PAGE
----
What constitutes a great poem?
Is it the words placed one after another in a specific sequence?
Is it the meaning contained within those words?
Is it the poet’s intention coming through these words — containers of meaning placed one after another?
Is it maybe just the sounds — the assonances and the alliterations?
Is it maybe just imagery — the metaphors and the synecdoches?
I would like to invite you to reflect on these ideas through my exploration of Allen Ginsberg’s “Howl”.
Howl consists of an open world exploration. I have tried to replicate the look and feel of an eerie forest shrouded in fog. Players are invited to roam around the world and contemplate their surroundings.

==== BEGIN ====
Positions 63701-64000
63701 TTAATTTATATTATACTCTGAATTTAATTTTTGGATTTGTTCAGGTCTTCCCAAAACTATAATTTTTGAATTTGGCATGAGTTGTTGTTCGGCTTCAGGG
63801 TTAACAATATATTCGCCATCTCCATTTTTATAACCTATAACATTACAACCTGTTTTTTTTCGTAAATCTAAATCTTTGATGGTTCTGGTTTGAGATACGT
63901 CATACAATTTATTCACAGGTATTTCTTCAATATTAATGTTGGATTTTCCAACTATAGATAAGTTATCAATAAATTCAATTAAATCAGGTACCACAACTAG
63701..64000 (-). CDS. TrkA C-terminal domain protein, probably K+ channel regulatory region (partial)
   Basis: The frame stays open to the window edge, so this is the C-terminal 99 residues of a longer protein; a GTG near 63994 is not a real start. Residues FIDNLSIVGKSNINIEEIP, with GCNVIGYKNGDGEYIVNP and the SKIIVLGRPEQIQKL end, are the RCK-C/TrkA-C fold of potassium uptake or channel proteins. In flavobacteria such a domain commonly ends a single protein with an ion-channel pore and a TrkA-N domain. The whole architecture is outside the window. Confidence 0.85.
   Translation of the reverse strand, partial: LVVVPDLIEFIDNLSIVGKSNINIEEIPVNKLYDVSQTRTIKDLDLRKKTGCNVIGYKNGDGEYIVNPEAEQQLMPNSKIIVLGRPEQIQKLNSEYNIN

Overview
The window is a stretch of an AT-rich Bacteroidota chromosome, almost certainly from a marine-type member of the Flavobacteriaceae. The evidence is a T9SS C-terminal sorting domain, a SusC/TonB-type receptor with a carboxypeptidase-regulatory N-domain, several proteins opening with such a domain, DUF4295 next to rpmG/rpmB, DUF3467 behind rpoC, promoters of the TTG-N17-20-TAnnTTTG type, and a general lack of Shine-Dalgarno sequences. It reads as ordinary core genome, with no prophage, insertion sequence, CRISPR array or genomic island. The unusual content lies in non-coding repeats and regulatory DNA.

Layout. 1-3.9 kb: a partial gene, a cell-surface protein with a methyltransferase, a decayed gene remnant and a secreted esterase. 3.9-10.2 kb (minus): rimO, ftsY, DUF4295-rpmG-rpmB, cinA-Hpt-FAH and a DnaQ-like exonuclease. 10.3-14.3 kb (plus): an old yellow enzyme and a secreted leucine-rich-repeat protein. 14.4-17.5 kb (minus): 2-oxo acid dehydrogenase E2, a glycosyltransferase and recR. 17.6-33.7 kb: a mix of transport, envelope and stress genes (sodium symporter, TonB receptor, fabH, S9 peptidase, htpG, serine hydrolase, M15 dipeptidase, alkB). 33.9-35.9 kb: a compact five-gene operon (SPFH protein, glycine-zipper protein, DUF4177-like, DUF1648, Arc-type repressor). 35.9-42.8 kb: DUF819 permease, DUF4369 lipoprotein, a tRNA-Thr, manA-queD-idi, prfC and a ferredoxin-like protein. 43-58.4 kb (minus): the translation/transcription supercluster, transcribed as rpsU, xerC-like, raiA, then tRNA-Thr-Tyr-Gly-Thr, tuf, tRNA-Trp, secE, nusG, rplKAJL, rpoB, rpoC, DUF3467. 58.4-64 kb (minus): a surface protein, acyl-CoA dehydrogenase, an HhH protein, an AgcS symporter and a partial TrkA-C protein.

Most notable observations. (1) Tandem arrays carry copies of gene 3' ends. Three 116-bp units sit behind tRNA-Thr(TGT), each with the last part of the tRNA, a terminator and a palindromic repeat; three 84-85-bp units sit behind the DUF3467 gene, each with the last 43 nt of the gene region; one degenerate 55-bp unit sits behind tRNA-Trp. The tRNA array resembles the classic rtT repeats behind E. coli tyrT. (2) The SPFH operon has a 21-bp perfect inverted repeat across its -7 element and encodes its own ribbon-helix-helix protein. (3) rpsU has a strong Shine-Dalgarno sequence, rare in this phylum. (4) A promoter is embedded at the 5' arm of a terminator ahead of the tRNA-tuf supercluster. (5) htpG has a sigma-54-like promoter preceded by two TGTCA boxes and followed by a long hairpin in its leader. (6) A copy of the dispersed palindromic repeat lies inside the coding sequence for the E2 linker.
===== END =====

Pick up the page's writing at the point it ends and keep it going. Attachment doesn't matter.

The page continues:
Sounds objects are interspersed across the world — either meditative singing bowl sounds or one verse from the poem Howl read by Ginsberg himself.
As different verses are learned, players have the ability to remember 9 different verses which they will be able to replay in their heads. These verses will be associated with the number keys 1–9 based on order of discovery. The ability to replay these verses will enable players to recombine parts of Howl into a new whole.
A short walkthrough of parts of the experience: